In 1995, the Third International Mathematics and Science Study (TIMSS) included a Videotape Classroom Study. This video study was an international videotape survey of eighth-grade mathematics lessons in Germany, Japan, and the United States. Funded by the National Center for Education Statistics (NCES) and the National Science Foundation, the 1995 video study was the first attempt to collect videotaped records of classroom instruction from nationally representative samples of teachers. The study was conducted in a total of 231 classrooms in Germany, Japan, and the United States and used multimedia database technology to manage and analyze the videos.
The Videotape Classroom Study had four goals:
For the report on the methods and findings of the Videotape Classroom Study, click here.
Example lessons from the TIMSS 1995 Video Study were made available in the form of video vignettes of six eighth-grade lessons, two each from Germany, Japan, and the United States. These example lessons were taught by teachers who volunteered to be videotaped for the project. The video vignettes were originally made available on a CD-ROM: Video Examples from the TIMSS Videotape Classroom Study: Eighth Grade Mathematics in Germany, Japan, and the United States (NCES 98092). Now they are all available for viewing through the links below.
After some brief warm-up problems, students and the teacher work collaboratively on solving a complex system of equations: (2y-5)/9=5(x-1)/6-5y and (3x+1)/12=(8/3)(y-2)+33x/2
|Part 1 |
Presenting Warm-up Problems
|The lesson begins with two minutes of quickly paced warm-up exercises. The teacher asks six questions, including "Eight to the third power?", "Twelve percent of one hundred twenty?", and "Five factorial?". Students answer orally, and the teacher confirms the response or asks if others agree.|
|Part 2 |
Reviewing Previous Material
|After the warm-up activity, the teacher asks "What have we done lately?" After a student replies that they have studied "equations with two variables," the teacher encourages students to describe the solution methods they have learned. Students respond by identifying the methods of "equating," "substituting," and "adding." The teacher asks them to give examples of how such methods work. With some prodding, students generate a system of equations and illustrate the method while the teacher records their verbal descriptions on the chalkboard. They work on three examples of systems of equations during this review activity, which lasts about seven minutes.|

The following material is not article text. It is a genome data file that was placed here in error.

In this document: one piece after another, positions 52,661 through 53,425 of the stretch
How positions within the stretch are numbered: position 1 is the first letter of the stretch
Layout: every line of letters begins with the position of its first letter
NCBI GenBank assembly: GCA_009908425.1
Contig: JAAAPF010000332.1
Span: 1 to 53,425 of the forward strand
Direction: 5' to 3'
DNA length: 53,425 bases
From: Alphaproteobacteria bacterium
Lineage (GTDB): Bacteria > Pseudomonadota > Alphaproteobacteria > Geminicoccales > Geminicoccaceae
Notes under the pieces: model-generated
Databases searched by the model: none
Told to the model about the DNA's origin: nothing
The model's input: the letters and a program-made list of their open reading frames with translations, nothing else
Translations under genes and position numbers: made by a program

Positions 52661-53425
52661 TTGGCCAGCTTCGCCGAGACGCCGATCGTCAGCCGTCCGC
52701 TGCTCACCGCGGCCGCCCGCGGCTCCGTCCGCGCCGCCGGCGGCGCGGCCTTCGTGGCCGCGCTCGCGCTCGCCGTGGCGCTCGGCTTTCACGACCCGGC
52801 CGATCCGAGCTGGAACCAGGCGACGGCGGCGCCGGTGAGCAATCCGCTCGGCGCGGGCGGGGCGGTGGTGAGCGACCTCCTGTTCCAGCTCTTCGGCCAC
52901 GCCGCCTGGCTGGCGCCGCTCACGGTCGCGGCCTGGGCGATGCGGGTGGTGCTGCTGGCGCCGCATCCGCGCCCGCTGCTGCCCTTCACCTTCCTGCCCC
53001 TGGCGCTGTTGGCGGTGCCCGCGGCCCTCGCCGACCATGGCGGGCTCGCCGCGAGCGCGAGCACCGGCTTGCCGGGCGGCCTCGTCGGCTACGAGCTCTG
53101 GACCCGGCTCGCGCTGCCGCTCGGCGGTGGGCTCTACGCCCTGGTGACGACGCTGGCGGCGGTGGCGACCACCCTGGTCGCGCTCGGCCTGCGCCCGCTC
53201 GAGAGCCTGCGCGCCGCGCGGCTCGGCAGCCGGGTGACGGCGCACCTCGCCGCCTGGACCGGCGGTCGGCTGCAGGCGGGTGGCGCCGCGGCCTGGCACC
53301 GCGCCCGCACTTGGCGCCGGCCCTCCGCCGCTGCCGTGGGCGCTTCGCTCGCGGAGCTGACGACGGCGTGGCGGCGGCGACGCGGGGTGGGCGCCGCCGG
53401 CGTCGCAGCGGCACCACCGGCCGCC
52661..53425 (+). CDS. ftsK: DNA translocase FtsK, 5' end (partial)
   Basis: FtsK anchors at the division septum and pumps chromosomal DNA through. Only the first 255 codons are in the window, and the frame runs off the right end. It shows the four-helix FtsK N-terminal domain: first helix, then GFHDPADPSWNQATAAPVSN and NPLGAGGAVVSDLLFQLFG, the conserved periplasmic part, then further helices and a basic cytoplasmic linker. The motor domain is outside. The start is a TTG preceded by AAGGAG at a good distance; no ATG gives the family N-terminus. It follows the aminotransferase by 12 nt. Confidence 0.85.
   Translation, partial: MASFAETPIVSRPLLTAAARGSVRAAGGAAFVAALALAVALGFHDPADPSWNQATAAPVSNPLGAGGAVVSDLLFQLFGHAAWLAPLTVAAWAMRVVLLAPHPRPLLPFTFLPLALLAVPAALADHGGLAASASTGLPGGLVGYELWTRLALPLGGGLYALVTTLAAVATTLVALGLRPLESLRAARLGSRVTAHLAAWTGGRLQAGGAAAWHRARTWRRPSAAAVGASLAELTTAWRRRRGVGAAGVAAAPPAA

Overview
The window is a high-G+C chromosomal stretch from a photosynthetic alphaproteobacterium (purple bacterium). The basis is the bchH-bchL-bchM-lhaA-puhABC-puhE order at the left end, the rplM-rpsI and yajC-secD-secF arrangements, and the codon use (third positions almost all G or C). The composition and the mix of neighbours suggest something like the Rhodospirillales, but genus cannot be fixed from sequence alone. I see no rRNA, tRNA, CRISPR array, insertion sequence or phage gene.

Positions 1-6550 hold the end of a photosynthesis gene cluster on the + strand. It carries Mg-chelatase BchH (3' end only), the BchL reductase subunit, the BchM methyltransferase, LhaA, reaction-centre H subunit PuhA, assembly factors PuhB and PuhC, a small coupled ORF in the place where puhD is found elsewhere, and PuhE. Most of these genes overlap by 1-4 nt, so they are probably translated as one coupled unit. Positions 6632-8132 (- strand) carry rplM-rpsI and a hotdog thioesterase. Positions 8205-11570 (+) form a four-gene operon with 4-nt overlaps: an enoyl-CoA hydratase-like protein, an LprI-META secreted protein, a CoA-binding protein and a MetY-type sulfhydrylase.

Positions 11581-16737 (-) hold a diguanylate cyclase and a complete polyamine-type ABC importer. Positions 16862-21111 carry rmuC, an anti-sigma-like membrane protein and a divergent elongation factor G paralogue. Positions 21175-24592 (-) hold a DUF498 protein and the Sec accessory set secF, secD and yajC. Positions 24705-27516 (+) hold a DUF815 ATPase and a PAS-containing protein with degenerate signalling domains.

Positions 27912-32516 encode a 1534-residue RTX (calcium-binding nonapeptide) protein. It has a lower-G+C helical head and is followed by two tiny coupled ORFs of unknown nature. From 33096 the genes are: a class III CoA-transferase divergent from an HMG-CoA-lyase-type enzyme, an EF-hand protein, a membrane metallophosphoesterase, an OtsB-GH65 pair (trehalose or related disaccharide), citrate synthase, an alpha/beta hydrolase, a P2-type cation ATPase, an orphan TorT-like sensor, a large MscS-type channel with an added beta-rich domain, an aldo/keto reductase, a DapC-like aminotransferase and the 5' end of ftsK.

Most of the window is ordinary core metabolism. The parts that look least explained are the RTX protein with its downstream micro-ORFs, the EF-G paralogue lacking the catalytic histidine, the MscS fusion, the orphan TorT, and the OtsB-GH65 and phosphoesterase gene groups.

|Part 3 |
Posing and Working on the Problem
|The teacher writes the following system of equations on the chalkboard: (2y-5)/9=5(x-1)/6-5y and (3x+1)/12=(8/3)(y-2)+33x/2. After giving students a minute to think about the problem, he asks for students to volunteer suggestions on how to proceed. Students take turns coming to the board to work on the problem, taking questions and advice from their peers and the teacher. After about ten minutes working together in this way, the teacher asks students to record the partial result in their notebooks and continue solving the problem. He gives them about five minutes to find the solution.|
|Part 4 |
Sharing the Result
|The teacher asks students to describe the methods they used to finish the problem. One student suggests the method of addition and the teacher asks her to show her work on the chalkboard. She works at the board on completing the problem with help from the teacher and the other students. She occasionally asks questions of the teacher, and debates points with her peers. She finishes the problem in about six minutes.|
|Part 5 |
Summarizing the Objective and Assigning Seatwork
|When the student completes the problem and returns to her seat, the teacher asks the students to summarize what they have learned about solving "complicated problems" like this. The teacher says that the main thing is to think about what method will be best to use for different types of systems. He then assigns a problem from the exercise book. For about seven minutes the students work independently. The teacher monitors their work and occasionally assists individual students until the bell rings ending the lesson.|